US glass manufacturers have been encouraged to join a glass industry hydrogen hub.

So far producers O-I, Libbey, NSG and Johns Manville alongside the GMIC have said they will take part in a proposed hydrogen for glass manufacturing hub in the Great Lakes region.

But if more companies express an interest in joining the scheme, the stronger the likelihood of securing up to $1 billion government funding for the project to go ahead.

Glass Manufacturing Industry Council (GMIC) President Dr Scott Cooper outlined the proposal at the Energy Decarbonisation in Glass Manufacturing seminar at the 83rd Conference in Glass Problems last week.

The US government wants to form hydrogen hubs in locations around the USA as part of the Infrastructure Investment and Jobs Act (IIJA).

It has allocated $8 billion for the development of these regional hubs to demonstrate the viability of the entire hydrogen value chain in production, processing, delivery, storage and end use.

As well as industry use, the hubs will meet demand from power generation, commercial heating and transportation.

Some of the supply side requirements are that two hubs have to be in natural gas regions, and also that feedstock comes from renewables, nuclear and natural gas.

Dr Cooper, who is also Global Glass and Materials Science Leader at O-I, said about six to 10 hubs will be created with each one receiving between $400 million to $1 billion in funding.

The government was looking at a 50-50 cost sharing from outside government, and this could be from industry or as an in kind contribution.

So if a company were to so if you put some equipment technology at its plant it would be regarded as an in-kind contribution.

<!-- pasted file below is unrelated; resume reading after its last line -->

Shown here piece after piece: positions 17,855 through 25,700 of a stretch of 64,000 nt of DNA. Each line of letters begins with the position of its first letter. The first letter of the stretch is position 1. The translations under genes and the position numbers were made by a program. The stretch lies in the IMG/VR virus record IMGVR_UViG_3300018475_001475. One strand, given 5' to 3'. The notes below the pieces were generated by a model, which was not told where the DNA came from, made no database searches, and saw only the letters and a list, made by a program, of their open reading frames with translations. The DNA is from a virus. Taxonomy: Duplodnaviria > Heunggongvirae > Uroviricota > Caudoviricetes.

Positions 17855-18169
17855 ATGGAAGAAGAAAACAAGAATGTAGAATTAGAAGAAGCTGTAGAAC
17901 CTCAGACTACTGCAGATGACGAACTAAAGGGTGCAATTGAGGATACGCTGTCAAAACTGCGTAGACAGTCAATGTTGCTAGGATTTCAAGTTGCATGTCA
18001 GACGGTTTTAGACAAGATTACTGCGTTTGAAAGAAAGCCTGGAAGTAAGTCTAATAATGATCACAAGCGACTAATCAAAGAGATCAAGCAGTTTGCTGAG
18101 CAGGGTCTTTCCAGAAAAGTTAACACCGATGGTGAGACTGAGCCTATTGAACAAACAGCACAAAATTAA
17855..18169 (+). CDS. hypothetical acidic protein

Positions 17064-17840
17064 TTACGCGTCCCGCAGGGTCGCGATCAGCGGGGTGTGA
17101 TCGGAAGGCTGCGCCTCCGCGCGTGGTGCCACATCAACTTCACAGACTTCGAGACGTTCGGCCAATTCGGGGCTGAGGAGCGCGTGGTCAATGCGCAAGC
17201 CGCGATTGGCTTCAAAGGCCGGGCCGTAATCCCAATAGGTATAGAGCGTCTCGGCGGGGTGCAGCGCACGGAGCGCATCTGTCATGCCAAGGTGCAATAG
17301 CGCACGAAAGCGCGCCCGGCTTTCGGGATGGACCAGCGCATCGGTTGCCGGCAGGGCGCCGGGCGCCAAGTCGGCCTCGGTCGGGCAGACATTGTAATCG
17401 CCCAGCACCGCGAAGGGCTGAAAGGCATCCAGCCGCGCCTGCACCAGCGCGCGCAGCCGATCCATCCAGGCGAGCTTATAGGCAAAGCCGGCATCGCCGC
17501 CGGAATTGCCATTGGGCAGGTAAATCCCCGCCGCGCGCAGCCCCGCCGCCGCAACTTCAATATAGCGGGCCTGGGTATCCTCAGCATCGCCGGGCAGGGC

The government has also made statements about job quality and diversity, and wants the hubs to be in areas of the US where manufacturing used to be located.

Dr Cooper said glassmakers came together on May 19 alongside the University of Toledo and representatives from furnace group Celsian discuss the proposal.

For the first time the GMIC had also visited Congressman in Washington DC during the National Day of Glass in April this year.

“It was eye-opening because we sat with Congressman and they listened. It showed that by coming together and having one voice for the industry they will pay attention, particularly if they have glass in their district.”

There are 10 glass melting furnaces within 50 miles of Toledo with a potential of 200 t/day of hydrogen for glass making.

“My message is that if you want your organisation to be a part of this, it is not too late, it is not set in stone.

"The idea is to drive alignment behind the glass industry because we are not the largest gorilla in industry. Sustainability initiatives and decarbonisation are bigger than any one of us.

“Glass is not the biggest emitter on the block but it is substantial, we have to come together.

“My call to action would be if you’re a leader in manufacturing is to be telling your top leadership that we should be working together on this. If we move to the big ideas it will require investment but if we do it right we’ll get government help.”

Full proposals are due to be submitted to government by April 23.

Any glass manufacturers interested in joining the alliance should contact Dr Cooper or incoming GMIC Executive Director Kerry Ward.